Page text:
The Play “A Doll’s House,” by Henrik Ibsen

A Doll’s House is a play by Henrik Ibsen that was first performed in 1879. The play is significant for its criticism of 19th-century marriage norms. It caused a sensation at the time, and was controversial for its frank examination of a woman’s life within a male-dominated society. A Doll’s House is still widely read and studied today.

In many literary works, there are characters that represent both similarities and differences. In Henrik Ibsen’s Play “A Doll’s House,” two of the characters have numerous congruencies and clashes. These women are known as Nora Helmer and Mrs. Linde. Ibsen characterizes these women by detailing their comparable and contrasting personalities.

Nora Helmer is a homemaker married to Torvald Helmer. Nora has three children and takes care of the house. Ibsen describes her as being childish and naïve. For example, when she is talking to Mrs. Linde about how she got the money to go on their trip, she says “I’ve been saving up ever since Christmas; didn’t you know that? And then I had some money left over from last year” (Ibsen 1094). This shows that Nora is not good with keeping secrets and also is not very bright. On the other hand, Mrs. Linde is a widow with no children.

She supports herself by working. In the play, Ibsen describes her as being wise and level-headed. A good example of this is when she is talking to Nora about how she should handle her problem. She says, “First of all, you mustn’t despair… Secondly, you must make up your mind to help yourself out of your difficulty” (Ibsen 1095). This again shows how Mrs. Linde is smarter and more responsible than Nora.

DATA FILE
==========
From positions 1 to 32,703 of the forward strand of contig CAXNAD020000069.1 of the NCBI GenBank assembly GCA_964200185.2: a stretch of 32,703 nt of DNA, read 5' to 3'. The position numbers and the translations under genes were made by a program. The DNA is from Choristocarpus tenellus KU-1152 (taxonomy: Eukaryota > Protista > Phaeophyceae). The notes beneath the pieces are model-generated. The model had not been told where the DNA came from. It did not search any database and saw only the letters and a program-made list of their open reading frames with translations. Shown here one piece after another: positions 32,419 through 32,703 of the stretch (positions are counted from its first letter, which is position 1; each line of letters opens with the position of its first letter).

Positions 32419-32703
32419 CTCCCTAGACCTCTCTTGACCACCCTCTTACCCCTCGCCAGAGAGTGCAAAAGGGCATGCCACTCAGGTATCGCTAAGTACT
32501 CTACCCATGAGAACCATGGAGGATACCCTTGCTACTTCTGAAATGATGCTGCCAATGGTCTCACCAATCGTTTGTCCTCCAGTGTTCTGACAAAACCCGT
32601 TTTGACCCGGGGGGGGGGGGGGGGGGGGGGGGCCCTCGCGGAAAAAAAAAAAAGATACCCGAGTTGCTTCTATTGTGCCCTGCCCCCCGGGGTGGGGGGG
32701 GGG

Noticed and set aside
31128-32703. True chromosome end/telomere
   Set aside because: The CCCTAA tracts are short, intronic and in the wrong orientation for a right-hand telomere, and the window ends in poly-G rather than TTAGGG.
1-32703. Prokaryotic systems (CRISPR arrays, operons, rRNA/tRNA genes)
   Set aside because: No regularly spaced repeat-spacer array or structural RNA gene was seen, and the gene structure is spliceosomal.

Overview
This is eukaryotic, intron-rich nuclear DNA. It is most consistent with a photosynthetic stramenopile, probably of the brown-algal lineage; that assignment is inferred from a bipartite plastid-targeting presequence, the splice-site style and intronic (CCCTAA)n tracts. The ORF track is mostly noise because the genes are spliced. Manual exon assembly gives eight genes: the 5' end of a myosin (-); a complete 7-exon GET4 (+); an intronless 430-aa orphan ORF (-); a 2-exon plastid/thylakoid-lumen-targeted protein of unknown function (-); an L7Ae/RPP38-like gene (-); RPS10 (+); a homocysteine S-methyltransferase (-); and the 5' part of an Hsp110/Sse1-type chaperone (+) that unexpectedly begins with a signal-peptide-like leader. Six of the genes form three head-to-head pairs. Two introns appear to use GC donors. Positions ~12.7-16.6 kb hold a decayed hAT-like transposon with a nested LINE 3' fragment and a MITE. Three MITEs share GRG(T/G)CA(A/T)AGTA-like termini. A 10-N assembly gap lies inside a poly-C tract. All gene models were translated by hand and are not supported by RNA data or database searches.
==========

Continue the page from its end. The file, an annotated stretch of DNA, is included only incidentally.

Nora and Mrs. Linde also have different relationships with their husbands. Nora is married to Torvald Helmer and Mrs. Linde was married to Mr. Linde. Torvald is a very controlling husband who does not let Nora make any decisions for herself. For instance, when Nora is trying to convince Torvald to let her go to Mrs. Linde’s, he says “No, Nora, you shall not go out today… You are not well enough” (Ibsen 1096).

This shows that Torvald does not want Nora to leave the house and that he does not think she is capable of taking care of herself. On the other hand, Mrs. Linde’s husband was very different from Torvald. Mr. Linde was sick for a long time and Mrs. Linde had to take care of him. during this time, she did not have any help from her husband and had to do everything by herself. This shows that Mrs. Linde is more independent than Nora.

Throughout the play, Nora and Mrs. Linde go through many changes. When the play starts, Nora is very childlike and dependent on her husband. However, by the end of the play, she has realized that she is not happy in her marriage and that she needs to be independent. Mrs. Linde also goes through a change during the course of the play. At first, she is very poor and desperate for a job. However, by the end of the play, she has gotten a job and is doing better financially.